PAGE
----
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posted by janrinok on Friday July 04 2014, @08:18PM   Printer-friendly
from the sour-grapes dept.

Last week, Amazon sued Zoltan Szabadi, who worked for Amazon Web Services until May, when he moved to a job working at Google Cloud Platform. The lawsuit, first reported by Geekwire, was filed on June 27 in King County Superior Court in Seattle. Amazon contends that Szabadi is violating the agreement, which calls him to avoid working for any competitors in the "target market" for 18 months after he leaves Amazon. It also bars him from working to hire any Amazon employees for 12 months after leaving.

Szabadi's lawyer told Amazon that his employment with Google does come with restrictions. His contract with Google states that for a period of six months, Szabadi won't be allowed to participate "directly or indirectly" in "sales, marketing, or business development... with or to any customers or strategic partners of your former employer." For the same six-month period, he's barred from assisting with the hiring of any other Amazon employees.

This story is from Ars Technica.

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  • (Score: 3, Informative) by Adamsjas on Friday July 04 2014, @09:42PM

    by Adamsjas (4507) on Friday July 04 2014, @09:42PM (#64329)

    which calls him to avoid working for any competitors in the "target market" for 18 months after he leaves Amazon

    I've seen terms like this in employee hiring, but most of the time these things are not enforceable when written that broadly.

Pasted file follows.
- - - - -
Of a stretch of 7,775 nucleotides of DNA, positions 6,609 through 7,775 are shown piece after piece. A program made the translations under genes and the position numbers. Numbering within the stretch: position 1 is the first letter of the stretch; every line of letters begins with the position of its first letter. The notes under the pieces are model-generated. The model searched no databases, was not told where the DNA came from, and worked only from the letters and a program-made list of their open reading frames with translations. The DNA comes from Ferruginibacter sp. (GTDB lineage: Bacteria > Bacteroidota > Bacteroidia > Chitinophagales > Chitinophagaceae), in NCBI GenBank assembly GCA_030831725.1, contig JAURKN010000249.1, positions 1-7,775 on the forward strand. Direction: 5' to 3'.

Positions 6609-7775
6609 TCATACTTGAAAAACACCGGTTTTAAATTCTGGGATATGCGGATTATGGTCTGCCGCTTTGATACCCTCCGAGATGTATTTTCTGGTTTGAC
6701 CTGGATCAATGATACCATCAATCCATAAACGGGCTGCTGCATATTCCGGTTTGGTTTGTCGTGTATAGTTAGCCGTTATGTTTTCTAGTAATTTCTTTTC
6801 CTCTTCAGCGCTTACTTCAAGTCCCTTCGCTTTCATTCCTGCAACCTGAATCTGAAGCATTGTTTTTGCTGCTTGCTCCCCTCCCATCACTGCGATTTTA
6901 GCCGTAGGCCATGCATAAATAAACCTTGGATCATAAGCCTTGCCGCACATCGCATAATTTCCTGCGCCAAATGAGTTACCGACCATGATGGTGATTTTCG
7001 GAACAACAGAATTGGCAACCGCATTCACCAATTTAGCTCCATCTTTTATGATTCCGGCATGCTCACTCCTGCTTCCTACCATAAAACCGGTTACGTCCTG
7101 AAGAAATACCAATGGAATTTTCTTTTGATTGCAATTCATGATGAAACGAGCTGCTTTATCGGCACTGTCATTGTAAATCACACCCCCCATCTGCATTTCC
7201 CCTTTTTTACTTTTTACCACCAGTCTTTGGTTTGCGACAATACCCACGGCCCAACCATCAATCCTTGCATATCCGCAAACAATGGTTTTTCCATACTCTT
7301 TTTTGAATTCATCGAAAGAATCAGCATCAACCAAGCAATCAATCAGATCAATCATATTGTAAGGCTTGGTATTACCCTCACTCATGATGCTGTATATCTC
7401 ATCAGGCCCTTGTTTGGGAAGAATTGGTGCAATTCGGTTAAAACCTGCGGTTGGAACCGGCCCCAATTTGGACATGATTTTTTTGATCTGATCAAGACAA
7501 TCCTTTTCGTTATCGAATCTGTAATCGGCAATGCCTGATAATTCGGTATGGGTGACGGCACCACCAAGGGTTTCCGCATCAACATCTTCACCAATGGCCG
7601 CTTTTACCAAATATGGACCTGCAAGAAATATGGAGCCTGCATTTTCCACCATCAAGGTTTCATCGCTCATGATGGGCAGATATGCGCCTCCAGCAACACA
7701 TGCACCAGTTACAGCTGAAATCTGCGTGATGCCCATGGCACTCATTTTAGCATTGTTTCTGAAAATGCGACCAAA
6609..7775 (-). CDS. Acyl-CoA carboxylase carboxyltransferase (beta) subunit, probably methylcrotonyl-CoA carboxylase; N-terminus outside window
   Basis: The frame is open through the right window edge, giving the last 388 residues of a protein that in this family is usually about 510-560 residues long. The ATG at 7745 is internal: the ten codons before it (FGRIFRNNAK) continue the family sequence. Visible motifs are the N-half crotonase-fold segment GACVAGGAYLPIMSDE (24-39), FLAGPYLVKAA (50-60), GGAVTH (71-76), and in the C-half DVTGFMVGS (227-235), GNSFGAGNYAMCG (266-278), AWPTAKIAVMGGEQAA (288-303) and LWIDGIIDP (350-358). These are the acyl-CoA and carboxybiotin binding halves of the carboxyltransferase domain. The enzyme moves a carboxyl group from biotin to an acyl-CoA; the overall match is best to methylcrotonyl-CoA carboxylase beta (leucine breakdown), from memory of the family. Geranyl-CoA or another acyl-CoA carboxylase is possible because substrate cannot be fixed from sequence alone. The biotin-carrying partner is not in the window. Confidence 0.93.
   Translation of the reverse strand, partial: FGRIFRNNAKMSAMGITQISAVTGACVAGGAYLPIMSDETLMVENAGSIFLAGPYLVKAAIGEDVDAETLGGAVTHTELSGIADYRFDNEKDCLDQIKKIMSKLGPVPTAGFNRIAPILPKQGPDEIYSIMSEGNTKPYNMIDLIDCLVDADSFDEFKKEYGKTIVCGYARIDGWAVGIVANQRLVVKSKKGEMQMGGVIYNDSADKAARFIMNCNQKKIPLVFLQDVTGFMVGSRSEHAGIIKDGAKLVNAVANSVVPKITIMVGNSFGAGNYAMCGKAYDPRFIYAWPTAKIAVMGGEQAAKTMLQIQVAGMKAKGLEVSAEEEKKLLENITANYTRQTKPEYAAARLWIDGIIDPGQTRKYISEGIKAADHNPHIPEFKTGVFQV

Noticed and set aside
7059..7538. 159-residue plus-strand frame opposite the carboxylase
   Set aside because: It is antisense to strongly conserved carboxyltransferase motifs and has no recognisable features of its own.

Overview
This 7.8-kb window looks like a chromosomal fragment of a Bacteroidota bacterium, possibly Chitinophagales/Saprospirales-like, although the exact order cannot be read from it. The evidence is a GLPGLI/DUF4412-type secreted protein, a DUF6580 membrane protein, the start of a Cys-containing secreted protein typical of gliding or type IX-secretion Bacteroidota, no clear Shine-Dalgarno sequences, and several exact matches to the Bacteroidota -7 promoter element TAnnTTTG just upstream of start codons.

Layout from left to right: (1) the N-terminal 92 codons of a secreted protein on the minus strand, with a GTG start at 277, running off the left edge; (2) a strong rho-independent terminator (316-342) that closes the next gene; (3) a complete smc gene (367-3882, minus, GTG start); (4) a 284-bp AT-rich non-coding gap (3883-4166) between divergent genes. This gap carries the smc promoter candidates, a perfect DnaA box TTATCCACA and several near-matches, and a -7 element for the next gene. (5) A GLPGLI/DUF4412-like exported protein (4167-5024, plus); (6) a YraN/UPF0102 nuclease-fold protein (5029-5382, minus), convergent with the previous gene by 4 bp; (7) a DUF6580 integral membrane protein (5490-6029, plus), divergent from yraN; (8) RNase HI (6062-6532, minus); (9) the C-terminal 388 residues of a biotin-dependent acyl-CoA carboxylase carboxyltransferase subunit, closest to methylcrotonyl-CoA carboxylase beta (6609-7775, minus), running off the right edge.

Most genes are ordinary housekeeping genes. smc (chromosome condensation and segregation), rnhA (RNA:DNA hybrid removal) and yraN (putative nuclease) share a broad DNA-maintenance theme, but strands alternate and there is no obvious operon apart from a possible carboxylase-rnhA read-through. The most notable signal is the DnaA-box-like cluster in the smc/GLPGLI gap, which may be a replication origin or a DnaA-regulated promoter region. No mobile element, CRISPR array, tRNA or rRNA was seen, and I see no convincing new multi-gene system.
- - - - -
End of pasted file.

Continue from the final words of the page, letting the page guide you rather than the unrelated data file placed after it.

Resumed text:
You can't take things with you, like code, or customer lists, but blanket provisions usually are not enforceable.
    There is a good write up on this here: http://pandhlaw.com/2011/05/is-your-non-competition-restriction-enforceable/ [pandhlaw.com]

  • (Score: 2, Interesting) by PizzaRollPlinkett on Friday July 04 2014, @10:28PM

    by PizzaRollPlinkett (4512) on Friday July 04 2014, @10:28PM (#64340)

    Although these are technology companies, it's important that this guy is not involved with development, devops, or any other technical aspect of the technology industry. He's some kind of management droid. So I don't know what trade secrets he could take to another company, or how a random management drone could give Google a competitive advantage. This story has nothing to do with the other story about collusion among tech companies not to poach either other's skilled technical talent. This is the technology equivalent of a Wal-Mart manager going to work for Target.

    --
    (E-mail me if you want a pizza roll!)
    • (Score: 4, Insightful) by Nerdfest on Saturday July 05 2014, @01:05AM

      by Nerdfest (80) on Saturday July 05 2014, @01:05AM (#64374)

      Even if he is technical, who cares. Sharing secrets is one thing, but if you want to keep people's technical abilities from others, pay them properly and treat them with the respect hey deserve. You can't have it =both ways, treating them like both off-shore-able cogs and the heart of your business.